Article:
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Another 100 years for Andrew Jackson?

Did Andrew Jackson win the 2016 Presidential election?

With Donald Trump winning the White House Nov. 8 and naming his own Secretary of the Treasury early next year, the decision to replace Jackson on the $20 Federal Reserve Note could be revisited.

Back in April, President Barack Obama’s Treasury Secretary Jack Lew made sweeping decisions about who should go on the nation’s paper money as it is redesigned in the decade of the 2020s.

Jackson was just one change.

The backs of the $5 and the $10 were also earmarked for alteration.

Jackson’s portrait has been on American paper money for a century and on the current size $20 since the Series 1928 Federal Reserve Notes were put into circulation in 1929.

Lew chose Harriet Tubman, a former slave, abolitionist and women’s rights advocate to replace Jackson, America’s seventh President.

Lew was reacting to a public pressure campaign from the Women on 20s effort that selected Tubman in an online vote in 2015.

In that year he originally had selected the $10 denomination for change, which has Alexander Hamilton on its face.

However, because of a popular Broadway play, the nation fell in love again with the nation’s first Treasury Secretary.

Lew changed his mind and pinpointed the $20 for change as originally demanded by Women on 20s.

The group based its demand on the fact that Tubman had won its online ballot over three other finalists with a total of 118,328 votes, beating out Eleanor Roosevelt, Rosa Parks and Wilma Mankiller.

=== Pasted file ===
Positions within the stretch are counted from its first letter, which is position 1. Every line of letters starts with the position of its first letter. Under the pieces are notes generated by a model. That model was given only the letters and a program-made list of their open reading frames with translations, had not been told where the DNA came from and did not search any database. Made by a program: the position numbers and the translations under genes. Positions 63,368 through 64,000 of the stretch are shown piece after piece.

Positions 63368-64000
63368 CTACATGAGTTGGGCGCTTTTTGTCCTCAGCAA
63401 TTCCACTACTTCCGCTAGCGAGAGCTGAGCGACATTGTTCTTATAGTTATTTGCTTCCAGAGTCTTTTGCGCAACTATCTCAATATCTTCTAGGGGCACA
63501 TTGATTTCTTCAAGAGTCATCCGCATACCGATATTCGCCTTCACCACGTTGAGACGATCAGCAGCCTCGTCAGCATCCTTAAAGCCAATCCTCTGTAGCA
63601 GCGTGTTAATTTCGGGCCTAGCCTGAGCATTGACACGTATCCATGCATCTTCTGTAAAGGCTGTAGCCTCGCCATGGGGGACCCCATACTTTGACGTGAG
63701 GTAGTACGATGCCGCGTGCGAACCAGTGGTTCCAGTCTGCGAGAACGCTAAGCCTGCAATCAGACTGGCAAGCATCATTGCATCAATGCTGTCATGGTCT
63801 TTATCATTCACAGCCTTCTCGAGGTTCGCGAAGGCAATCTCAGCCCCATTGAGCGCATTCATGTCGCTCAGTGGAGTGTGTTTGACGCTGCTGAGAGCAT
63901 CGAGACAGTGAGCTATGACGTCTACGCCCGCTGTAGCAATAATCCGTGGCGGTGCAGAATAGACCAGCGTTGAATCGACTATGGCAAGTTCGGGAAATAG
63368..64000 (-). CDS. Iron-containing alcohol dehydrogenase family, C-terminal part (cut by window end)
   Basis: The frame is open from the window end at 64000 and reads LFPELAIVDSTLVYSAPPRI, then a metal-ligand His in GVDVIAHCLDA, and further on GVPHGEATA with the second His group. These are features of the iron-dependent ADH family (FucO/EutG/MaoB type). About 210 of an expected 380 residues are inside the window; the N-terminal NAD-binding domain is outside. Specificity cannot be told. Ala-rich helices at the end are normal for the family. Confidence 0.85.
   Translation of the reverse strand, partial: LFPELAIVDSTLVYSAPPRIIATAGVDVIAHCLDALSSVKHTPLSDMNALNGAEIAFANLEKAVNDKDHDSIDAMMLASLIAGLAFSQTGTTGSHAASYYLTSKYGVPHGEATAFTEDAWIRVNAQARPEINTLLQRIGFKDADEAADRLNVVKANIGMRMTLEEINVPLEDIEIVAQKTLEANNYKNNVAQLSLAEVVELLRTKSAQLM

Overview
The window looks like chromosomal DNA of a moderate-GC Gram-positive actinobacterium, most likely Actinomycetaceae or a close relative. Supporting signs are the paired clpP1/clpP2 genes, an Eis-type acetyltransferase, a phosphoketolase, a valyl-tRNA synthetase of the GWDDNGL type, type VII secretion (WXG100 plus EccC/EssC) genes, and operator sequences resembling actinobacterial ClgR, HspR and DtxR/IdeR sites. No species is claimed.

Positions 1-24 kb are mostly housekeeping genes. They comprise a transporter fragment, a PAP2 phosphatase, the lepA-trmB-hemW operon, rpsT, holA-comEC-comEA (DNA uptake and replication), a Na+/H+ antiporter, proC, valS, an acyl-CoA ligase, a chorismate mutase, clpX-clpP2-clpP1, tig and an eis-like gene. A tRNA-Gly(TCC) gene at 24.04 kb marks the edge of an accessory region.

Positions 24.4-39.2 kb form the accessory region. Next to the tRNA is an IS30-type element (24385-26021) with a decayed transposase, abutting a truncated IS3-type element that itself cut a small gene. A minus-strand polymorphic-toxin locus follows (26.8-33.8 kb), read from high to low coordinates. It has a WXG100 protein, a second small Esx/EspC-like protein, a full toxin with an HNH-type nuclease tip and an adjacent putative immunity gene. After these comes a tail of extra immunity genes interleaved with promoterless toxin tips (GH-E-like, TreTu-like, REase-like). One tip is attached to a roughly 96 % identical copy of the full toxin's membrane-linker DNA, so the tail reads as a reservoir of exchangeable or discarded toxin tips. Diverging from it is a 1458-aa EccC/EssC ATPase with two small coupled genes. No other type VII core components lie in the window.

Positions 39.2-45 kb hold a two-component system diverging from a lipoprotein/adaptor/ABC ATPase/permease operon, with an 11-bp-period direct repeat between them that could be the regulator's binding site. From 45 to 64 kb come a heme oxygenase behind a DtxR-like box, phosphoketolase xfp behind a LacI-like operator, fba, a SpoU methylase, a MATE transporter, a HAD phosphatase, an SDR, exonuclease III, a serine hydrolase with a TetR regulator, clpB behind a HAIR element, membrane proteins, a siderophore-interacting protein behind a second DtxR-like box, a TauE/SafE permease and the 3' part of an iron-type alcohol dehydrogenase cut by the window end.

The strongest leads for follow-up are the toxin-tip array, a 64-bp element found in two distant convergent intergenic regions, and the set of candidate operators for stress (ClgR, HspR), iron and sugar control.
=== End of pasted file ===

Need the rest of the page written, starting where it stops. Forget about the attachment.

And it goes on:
Lew decided to put five women’s rights activists on the back of a new $10, Sojourner Truth, Lucretia Mott, Susan B. Anthony, Alice Paul and Elizabeth Cady Stanton.

Hamilton was to stay on the face.

The women’s portraits would replace the current Treasury Building image on the back of the $10.

On the reverse of the new $5 would be Marian Anderson, Eleanor Roosevelt and Dr. Martin Luther King.

Currently, the Lincoln Memorial is on the back of the $5.

This monument would not be removed so much as altered, according to Lew’s decisions.

Anderson was an African-American singer who appeared at the Lincoln Memorial in a 1939 performance after being barred from Constitution Hall.

The arrangement was the result of intervention by First Lady Eleanor Roosvelt.

Civil Rights leader Dr. King delivered his “I have a dream” speech from the Lincoln Memorial in 1963.

The Women on 20s group hoped that the new $20 design would be ready by 2020 for the 100th anniversary of women winning the right to vote.

All of Lew’s decisions were made in the context of the need to add more security features to the paper money of the United States.

That process will continue no matter whose portraits end up on the notes.

However, with a new Treasury secretary and a new governing philosophy in Washington, D.C., Lew’s decisions could be modified or reversed by the next Treasury secretary.

After all, Lew had modified is own initial decision less than a year after he had made it.

Jackson might yet stay on American paper money for another 100 years.

Buzz blogger Dave Harper has twice won the Numismatic Literary Guild Award for Best Blog and is editor of the weekly newspaper “Numismatic News.”

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